Thank you for taking the time to respond to my email. You speak so beautifully and eloquently of your culture!! I have learned so much from you!!

I apologize for assuming Native People had a previous life philosophy. I am beginning to realize the damage being done by non Native people (such as anthropologists, historians, New Agers, and Native wannabes) claiming to be experts on Native culture. To me it is such a beautiful culture that should only be spoken about by it's people. I am beginning to understand the enormous odds you are up against even today!!!

But you know Arlie, it is people like you that are helping people like me to understand. I truly believe one person can make a difference. I will bet your website has touched many!!

Yes, I give you my full-hearted permission to post my previous email on your pages, in fact you may post this email as well if you feel there is something in it that might help others understand.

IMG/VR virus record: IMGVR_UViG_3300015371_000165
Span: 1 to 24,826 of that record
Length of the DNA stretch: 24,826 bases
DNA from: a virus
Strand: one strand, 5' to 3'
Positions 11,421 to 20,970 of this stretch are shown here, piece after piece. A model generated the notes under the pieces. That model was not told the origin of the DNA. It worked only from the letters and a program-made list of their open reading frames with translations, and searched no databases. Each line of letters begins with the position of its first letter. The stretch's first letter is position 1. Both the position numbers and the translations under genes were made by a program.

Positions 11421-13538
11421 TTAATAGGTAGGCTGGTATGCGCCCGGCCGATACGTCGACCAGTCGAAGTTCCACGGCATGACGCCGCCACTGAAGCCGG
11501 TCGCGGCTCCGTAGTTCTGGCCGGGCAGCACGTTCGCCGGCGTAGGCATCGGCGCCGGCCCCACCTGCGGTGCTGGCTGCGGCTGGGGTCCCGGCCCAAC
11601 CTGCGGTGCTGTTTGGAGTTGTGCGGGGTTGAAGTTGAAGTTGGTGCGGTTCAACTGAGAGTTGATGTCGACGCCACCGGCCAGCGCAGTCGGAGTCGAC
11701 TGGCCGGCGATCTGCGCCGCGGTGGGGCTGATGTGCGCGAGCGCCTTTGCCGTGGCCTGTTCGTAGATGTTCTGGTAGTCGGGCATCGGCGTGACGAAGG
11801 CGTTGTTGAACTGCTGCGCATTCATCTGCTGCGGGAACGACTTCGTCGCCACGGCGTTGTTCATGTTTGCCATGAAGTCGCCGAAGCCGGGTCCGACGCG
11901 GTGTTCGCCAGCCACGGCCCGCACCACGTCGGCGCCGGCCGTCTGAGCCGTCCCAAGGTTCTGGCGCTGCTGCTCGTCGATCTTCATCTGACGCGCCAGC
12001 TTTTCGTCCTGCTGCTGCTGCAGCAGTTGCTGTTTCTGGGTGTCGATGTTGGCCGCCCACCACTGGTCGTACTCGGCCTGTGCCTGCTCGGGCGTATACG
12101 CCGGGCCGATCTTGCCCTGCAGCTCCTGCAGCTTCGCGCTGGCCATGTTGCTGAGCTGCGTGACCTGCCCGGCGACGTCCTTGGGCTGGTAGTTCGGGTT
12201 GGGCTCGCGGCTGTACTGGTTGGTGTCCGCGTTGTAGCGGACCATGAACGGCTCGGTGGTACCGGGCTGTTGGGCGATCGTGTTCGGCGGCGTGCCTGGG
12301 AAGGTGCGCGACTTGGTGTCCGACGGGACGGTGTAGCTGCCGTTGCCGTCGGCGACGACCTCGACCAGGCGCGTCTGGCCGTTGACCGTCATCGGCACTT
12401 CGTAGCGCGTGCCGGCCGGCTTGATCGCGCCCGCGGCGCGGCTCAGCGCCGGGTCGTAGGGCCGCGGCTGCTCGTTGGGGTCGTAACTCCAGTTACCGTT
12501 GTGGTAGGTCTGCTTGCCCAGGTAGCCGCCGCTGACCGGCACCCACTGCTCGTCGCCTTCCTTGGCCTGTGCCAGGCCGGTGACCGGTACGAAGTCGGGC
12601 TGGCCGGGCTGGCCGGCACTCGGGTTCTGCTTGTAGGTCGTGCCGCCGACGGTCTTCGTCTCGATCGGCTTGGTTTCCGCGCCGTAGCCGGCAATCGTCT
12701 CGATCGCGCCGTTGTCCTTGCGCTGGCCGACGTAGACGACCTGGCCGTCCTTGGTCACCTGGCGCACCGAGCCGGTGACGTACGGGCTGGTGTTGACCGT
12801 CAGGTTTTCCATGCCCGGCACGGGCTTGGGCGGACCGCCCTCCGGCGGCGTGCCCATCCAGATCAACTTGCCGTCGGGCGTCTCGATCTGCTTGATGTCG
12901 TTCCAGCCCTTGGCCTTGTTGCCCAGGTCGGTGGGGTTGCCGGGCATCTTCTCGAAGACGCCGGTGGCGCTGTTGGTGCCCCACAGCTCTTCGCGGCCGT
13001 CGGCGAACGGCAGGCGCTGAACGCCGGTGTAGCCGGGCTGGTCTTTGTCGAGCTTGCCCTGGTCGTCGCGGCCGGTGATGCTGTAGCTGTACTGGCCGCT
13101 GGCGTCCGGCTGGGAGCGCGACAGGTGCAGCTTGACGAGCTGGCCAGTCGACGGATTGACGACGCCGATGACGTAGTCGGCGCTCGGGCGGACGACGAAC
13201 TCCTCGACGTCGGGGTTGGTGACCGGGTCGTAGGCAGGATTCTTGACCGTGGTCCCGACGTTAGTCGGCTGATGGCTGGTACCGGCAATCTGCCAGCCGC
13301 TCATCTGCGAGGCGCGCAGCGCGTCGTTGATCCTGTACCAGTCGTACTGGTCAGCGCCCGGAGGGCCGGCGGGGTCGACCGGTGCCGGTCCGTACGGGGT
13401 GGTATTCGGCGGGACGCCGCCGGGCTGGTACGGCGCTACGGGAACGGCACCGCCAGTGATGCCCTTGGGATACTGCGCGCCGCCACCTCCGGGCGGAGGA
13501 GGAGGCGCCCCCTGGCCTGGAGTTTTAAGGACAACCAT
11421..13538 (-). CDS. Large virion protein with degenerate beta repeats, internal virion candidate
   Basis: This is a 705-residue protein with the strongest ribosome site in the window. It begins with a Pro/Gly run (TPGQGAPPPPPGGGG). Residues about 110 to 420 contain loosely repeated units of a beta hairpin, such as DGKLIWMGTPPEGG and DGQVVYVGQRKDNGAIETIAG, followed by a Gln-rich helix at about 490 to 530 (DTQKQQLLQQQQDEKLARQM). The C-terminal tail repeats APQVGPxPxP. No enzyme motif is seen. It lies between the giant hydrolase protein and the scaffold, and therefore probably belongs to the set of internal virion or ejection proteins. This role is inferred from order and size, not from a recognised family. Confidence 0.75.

I had read the "Healing Songs" section of your pages and had decided before you emailed me not to purchase a Native Drum because I realized it is a sacred instrument. I had also decided not to play the Cedar Flute because I had no right to. I agree with your elders when they say: "If something was meant for you, it will come to you." I will seek out the Sac and Fox People and ask if they may allow me a mentor to study with. If they decline I will respect and honor this. Some paths a person is just not meant to walk down. Later on I always find out there is a good reason for this.

I think it is extremely important that the Native Song and Voice be retained and not lost. Equally important is that the Connection to Original Memory also not be lost. That this be passed down from generation to generation so that the message of the Spirit People remain pure and that the heart of the Native People remain open to receive it. This is just too beautiful a gift and too great a loss if it falls into the hands of the wrong people. This is why what you are doing is SO important!!!

You are doing a great service to Native and non-Native people -- and to the future as well!

Your friend,